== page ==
Hey guys! I’m finally back after a month spent sightseeing around Europe during the Easter break. Didn’t manage to blog much before the holidays as I was busy rushing all my assignments, especially knowing that I would be away for most of April (note to self: NEVER doing this again!!). It was a period I’d like to call ‘Mid-semester Madness’, having 3 reports due before the break and 2 to be submitted immediately after. I had a good drive and pushed myself to complete my assignments early so that I could enjoy and relax fully while travelling. Albeit being a bit DAMN SHAG SIAL, I felt like I learnt a lot through the past couple of assignments as they are focused on hospitality operations. Definitely a fruitful semester thus far and it’ll only get better from hereon.
SOOO back to my travels, I was roaming around Europe for 20 days, exploring 4 different countries and had an AMAZING time mostly spent on eating (heads up: I tried 10 different gelatos in 7 days) and just a wee bit of sightseeing to burn off the calories!! I’ll be sharing my highlights for my trips to Hungary, Czech Republic, Austria and Italy in the next couple of posts. First up it’ll be Budapest!
The Fishermen’s Bastion a terrace situated on top of the Budapest Castle hill at the Buda bank of Danube. Sporting beautiful architecture in neo-Gothic style and offering the best panoramic views of the city, it’s no surprise that this attraction was absolutely swamped with tourists and locals alike.
Hold Street and Downtown Market + Lunch at Buja Disznó(k)
It only seems natural that a foodie like myself would be drawn to the food markets that each city has to offer. However, I am aware of the possibility of such places to be too ‘tourist-y’ where food vendors are out to extort money from the incautious traveller. BUT, having visited Budapest’s main Central Hall Market this market felt more local and with fewer tourists. The produce and food available here were just amazing!!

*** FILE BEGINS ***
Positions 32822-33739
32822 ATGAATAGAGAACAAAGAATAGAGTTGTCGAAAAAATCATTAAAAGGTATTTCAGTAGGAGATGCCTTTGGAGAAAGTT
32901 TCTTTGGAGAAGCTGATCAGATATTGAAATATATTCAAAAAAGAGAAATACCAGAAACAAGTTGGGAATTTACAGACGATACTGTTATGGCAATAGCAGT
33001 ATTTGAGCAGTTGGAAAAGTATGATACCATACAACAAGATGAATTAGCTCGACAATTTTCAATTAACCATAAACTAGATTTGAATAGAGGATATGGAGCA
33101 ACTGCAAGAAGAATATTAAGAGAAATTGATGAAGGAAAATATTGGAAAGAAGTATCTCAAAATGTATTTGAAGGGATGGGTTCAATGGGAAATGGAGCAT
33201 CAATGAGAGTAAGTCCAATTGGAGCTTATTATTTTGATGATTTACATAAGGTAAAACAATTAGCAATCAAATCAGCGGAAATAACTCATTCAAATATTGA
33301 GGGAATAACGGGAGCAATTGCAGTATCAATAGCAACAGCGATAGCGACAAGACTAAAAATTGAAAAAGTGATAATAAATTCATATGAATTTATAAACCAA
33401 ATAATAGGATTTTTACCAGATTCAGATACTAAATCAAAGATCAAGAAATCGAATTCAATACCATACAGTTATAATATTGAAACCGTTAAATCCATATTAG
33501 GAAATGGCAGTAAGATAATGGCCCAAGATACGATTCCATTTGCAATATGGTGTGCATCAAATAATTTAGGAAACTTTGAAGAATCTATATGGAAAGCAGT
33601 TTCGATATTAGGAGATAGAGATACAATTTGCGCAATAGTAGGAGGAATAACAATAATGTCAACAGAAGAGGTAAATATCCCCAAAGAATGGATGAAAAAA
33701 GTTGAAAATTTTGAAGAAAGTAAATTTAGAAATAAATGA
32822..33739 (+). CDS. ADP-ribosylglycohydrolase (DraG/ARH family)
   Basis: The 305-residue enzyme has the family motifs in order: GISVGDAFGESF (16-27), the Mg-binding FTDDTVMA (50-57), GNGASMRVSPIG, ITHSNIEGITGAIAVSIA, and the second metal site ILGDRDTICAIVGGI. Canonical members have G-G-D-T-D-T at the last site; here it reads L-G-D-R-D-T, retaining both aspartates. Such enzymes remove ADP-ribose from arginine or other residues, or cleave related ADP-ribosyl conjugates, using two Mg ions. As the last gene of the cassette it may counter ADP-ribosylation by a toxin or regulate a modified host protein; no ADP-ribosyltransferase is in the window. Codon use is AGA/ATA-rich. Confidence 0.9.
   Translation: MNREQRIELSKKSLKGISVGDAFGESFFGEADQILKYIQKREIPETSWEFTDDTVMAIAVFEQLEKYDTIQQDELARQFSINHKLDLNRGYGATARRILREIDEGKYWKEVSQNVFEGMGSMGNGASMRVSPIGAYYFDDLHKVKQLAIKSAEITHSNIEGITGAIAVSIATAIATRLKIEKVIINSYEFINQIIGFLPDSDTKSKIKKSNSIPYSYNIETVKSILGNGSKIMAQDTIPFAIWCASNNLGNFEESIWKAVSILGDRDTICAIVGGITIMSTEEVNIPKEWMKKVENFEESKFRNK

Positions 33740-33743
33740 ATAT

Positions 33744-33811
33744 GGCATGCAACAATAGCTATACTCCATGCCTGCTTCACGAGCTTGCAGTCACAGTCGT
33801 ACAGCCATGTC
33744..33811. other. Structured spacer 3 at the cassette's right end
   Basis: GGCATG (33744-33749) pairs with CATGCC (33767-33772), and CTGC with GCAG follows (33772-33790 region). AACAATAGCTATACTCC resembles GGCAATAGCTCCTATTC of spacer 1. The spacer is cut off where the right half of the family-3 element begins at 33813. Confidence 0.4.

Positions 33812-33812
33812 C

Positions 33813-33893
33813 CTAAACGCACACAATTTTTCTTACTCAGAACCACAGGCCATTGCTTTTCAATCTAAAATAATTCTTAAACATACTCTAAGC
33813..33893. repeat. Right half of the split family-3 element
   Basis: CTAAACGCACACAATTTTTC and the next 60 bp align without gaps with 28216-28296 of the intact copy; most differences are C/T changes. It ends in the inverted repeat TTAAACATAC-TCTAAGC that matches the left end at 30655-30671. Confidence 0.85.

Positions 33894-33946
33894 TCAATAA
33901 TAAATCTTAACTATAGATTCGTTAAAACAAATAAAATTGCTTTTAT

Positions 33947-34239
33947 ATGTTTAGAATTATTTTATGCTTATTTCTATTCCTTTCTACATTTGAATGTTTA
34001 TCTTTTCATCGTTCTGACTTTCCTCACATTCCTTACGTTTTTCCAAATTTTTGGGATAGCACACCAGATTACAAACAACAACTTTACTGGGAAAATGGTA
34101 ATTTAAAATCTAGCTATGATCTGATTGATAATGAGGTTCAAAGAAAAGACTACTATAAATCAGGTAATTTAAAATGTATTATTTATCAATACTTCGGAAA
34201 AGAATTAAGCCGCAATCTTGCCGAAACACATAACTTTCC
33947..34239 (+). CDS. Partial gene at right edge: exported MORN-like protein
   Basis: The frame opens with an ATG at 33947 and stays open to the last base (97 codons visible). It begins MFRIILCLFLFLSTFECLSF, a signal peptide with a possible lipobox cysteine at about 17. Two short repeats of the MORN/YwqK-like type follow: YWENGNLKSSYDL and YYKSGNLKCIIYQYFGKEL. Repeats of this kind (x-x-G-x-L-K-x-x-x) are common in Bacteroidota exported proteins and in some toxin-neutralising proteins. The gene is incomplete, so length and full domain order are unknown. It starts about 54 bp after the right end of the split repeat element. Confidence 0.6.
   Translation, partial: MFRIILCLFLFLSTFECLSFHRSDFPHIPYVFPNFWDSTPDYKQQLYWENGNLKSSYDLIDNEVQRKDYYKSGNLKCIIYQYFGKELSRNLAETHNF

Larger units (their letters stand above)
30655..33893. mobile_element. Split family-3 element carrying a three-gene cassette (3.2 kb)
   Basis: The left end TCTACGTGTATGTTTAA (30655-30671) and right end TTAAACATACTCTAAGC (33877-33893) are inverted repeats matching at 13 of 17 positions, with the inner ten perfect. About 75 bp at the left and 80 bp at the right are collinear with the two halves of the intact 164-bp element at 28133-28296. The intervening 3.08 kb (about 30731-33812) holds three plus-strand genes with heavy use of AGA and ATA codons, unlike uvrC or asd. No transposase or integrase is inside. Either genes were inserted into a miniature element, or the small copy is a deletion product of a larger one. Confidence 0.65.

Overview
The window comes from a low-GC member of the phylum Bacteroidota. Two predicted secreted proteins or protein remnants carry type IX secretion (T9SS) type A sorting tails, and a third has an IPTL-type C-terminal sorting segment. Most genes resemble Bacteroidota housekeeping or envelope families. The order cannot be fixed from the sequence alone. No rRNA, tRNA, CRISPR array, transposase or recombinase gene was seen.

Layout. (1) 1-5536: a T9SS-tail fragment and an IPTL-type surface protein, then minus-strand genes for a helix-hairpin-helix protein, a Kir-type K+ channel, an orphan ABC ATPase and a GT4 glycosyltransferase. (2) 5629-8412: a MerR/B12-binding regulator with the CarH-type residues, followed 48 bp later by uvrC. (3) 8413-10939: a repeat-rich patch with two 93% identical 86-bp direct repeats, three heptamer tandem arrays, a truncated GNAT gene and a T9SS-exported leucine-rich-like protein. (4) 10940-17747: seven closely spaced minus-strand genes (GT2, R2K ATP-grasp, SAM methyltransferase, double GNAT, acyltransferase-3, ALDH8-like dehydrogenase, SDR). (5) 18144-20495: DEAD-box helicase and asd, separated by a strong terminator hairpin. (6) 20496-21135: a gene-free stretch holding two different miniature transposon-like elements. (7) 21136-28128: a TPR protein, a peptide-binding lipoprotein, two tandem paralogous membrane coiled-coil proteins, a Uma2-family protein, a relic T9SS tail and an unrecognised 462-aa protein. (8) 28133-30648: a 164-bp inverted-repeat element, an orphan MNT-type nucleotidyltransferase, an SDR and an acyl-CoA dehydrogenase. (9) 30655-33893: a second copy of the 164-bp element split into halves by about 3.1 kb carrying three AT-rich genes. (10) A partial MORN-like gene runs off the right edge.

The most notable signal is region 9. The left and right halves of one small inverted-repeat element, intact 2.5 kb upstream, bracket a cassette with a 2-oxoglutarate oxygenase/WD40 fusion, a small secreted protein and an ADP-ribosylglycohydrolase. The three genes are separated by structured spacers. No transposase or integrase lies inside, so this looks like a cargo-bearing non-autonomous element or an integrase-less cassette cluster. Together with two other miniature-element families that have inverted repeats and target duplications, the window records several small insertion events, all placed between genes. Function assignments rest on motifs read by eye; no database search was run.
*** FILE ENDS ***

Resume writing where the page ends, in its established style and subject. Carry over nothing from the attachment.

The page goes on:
Lunch was at Buja Disznó(k), whose name refers to ‘lush pig’ in Hungarian, a nod to the restaurant’s main staple ingredient – pork. I tried 2 dishes, the schnitzel and lung stew. My first bites of each just led to the eventual demolition of the dishes in a matter of minutes. Absolutely stunning!!
Traditional Hungarian Dishes – Langos, Goulash and Chimney Cakes
Langos, a Hungarian fried bread usually sold as street food and highly reminiscent of the good ol’ Singaporean dish of prata. You thought that prata is unhealthy? Well, the bad-boy Langos I bought was loaded with sour cream, ham, cheddar and parmesan. Take that arteries!!
Goulash, a stew of meat and vegetables heavily spiked with paprika, giving it the distinctive fiery red hue. A true national dish of Hungary, it is even considered a symbol of the country (so Wikipedia says). Served with a side of spatzle, an egg ‘noodle’ quite like pasta, this hearty dish would warm up your soul on the coldest of winter nights.
Chimney cakes, a popular Hungarian street snack available in flavours catered to all tastes ranging from plain sugar to chocolate. The authentic ones are grilled over charcoal, giving the cake a subtle hint of smoke and char. The one I had was coated with cinnamon sugar, laced with apricot jam and packed with chocolate chips. Decadent.
Alright that’s all I have for today, time to head back to finishing my assignments! Stay tuned for more of my travel experiences in the coming weeks!